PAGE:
Books are radioactive. They must be, because apparently I glow in the dark when I open one. There is something about sitting down with a book that makes me visible. From space. Look! You can’t miss me. I’m the one who went off by herself into a room, closed the door, and is trying to read. At least–that’s what I thought I was trying to do. To everyone in my vicinity that knows me, a book is a Bat Signal, frantically begging for rescue from reading the book that I purposely picked up to go read. Knowing I’m likely to be interrupted will often keep me from picking up the big books, the ones that are gonna need me to pay attention. When I really need the time and space to fall into a book, I have to find the perfect place to hide in plain sight. For this, I crave the company of strangers. And for that, I need an airport.
I really love airports. I realize I am the president, founder, and only member of that club. I know everyone else hates them, because I can hear everyone articulating all their hate while I am standing next to them at the airport. People standing in the line for security complain about the line for security. People not in first class complain about not getting their first class upgrade. People getting their luggage searched because they packed a scimitar cushioned by fireworks complain about getting their luggage searched. I don’t understand these people. I love the energy and purpose in an airport, that sense of suspended animation that comes from being in a parallel world that’s part aggressively overpriced jewelry kiosks, part cutting-edge art exhibits, and part uninhibited daydrinking. But what I love most about airporting is the sustained reading time it affords. Of course, this only works when I am traveling solo.
You: what do you want for your birthday
Me: a roundtrip ticket to Newark
You: you want to go to Newark?
Me: no! I just want to fly there
Orville Wright: those bastards took my scimitar
Packing books for travel in a car is easy. Just fill up the trunk (and camper top) with every book you own and you’re done. Flying is tricky though, because you have limited packing space converging with an ever-present threat of delays. The thought of being stuck without anything to read is enough to make me rashy. This anxiety drove me to prepare for any flight with ridiculous overpacking of reading material, hauling one or two Main Books along with three or four objectively ranked Backup Books. (Then I’d buy a paperback when I got to the airport. Just in case I didn’t look obsessed enough.) I could barely fit my nonessential items like money and underwear in my bag. Musculoskeletally speaking, I wasn’t doing myself any favors.
Doctor: you’re developing what we call Book Hump
Me: oh no
Doctor: yeah we usually only see it in successful, pretty people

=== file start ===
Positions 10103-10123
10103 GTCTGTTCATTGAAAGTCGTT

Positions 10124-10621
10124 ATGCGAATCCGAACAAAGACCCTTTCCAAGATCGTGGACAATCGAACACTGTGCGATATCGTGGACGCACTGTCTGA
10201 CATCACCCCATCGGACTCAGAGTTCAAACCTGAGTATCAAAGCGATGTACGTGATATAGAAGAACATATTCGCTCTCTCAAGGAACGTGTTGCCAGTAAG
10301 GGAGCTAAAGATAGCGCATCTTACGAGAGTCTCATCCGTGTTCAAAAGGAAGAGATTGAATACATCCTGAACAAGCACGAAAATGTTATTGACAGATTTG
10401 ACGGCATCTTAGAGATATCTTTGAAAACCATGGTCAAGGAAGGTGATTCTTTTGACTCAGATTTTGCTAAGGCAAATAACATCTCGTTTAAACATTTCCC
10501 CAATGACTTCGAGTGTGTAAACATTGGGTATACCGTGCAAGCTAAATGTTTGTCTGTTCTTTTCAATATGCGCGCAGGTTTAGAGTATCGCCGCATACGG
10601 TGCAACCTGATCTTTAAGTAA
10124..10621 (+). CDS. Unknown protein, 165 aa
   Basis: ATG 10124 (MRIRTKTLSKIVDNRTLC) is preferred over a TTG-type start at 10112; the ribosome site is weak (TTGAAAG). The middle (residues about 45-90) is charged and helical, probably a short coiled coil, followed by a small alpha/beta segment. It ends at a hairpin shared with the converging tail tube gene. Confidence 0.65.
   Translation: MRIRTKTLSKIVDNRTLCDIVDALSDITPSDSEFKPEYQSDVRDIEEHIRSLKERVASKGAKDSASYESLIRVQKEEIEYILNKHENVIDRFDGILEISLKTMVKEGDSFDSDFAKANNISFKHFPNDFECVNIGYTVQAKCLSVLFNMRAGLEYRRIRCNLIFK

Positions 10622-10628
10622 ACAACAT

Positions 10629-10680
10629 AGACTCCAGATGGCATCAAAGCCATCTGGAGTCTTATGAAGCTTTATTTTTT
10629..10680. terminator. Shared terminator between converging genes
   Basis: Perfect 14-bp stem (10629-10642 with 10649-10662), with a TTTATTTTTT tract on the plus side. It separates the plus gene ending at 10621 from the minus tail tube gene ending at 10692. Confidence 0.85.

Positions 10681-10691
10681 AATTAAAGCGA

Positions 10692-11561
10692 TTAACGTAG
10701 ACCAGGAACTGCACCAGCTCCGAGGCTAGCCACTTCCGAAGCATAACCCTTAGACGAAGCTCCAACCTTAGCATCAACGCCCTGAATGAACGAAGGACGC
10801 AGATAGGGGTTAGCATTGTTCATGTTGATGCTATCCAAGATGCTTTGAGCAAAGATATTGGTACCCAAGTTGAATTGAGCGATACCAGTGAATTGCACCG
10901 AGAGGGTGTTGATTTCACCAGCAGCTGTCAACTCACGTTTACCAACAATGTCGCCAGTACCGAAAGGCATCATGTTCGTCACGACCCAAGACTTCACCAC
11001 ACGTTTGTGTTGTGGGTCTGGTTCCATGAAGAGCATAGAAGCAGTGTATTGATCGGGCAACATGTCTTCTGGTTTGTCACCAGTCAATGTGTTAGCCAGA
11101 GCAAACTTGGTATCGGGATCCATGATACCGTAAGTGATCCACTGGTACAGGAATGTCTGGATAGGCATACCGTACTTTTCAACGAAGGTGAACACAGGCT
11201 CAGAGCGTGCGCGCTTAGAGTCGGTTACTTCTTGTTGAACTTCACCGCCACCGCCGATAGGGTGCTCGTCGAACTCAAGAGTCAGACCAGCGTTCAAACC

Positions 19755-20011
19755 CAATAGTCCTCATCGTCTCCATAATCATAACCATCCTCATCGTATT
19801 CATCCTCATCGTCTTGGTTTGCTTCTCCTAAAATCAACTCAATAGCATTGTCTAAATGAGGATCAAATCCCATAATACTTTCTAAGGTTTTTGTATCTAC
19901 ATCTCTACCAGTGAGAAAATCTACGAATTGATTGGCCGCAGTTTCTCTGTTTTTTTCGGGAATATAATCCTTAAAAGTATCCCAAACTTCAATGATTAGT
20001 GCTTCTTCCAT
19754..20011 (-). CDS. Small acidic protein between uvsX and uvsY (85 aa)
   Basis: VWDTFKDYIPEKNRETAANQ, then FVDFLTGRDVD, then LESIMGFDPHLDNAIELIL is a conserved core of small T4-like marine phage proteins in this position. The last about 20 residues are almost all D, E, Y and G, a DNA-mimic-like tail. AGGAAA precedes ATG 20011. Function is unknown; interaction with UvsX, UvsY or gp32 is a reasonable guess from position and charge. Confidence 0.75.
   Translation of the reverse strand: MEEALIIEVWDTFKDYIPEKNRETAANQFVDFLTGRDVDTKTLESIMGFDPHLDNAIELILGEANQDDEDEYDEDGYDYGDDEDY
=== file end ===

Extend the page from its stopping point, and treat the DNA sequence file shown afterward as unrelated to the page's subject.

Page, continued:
Doctor: here’s some cream for your rash
Books have personalities. Some books don’t mind if you stop and start them a million times. They are the mellow morning deejays of your reading list, happy to let you grab a few words whenever you have the opportunity. That’s not what you want at the airport. You need a book that will boss you around from the second you crack the cover, demand you bring it a latte and some coconut water, and completely take over your entertainment schedule. In short, you need a diva. I figured this out one cross-country flight when I picked up my #3 Backup Book, In Cold Blood, instead of my #2 Main Book. In Cold Blood had been sitting around my bookshelf forever, but I’d been avoiding it because it had that “required reading” aura. Once I was buckled in and had paid close attention to the safety presentation, I idly flipped it open to the first page to prove to myself it wasn’t worth starting, and that was it. I was mesmerized. I could have been sitting next to the Rockettes doing their Christmas show on that plane and I would not have known it. Next thing I knew, I was on the last page and the plane was landing.
Me: aviation is miraculous
Wright Bros: you think we invented flying so you could read
Wright Bros: you are bad at epiphanies
Truman Capote knew a thing or two about divas. He was already a famous writer and literary personality when he published In Cold Blood in 1966. The book’s combination of curated journalism and fiction-style prose was a sensation and it’s considered a classic today. In Cold Blood documents the murder of the Clutter family in rural Western Kansas in 1959. It opens with the last day of the Clutters’ lives and ends with the executions of their killers. The meticulously researched motivations and machinations of everyone involved with the crime give the book the gravity of truth while Truman Capote’s shifting narrations and ruthlessly apt descriptions lift the story into something larger. It examines the capriciousness of the American dream and the banality of evil, and it won’t tolerate being in the same stack as all those cheap paperbacks you brought, because it’s a STAR. I’m still mad I can’t read it again for the first time.
When I am at the airport by myself with a diva book, I don’t care how long anything takes. Truman Capote taught me the art of the long game. I’ll get there when I get there and I’ve got good company. Hell, if the book is really good, I want to sit at the gate. It’s sick. I KNOW. But for sure, it’s not such an obsession that I carry around a plane-shaped voodoo doll that I stick pins in to cause minor mechanical delays. HAHAHA! Because that would be crazy! Even if it does buy me an extra hour of uninterrupted reading time! Of course, pulling out a plane-shaped voodoo doll can cause some misunderstandings.
Orville: that woman over there is jabbing pins in a vibrator
Wilbur: maybe she’s mad at it
Orville: I don’t even want to know what it did
Wilbur: flying to Newark just gets weirder
Orville: how long you think before i get my scimitar back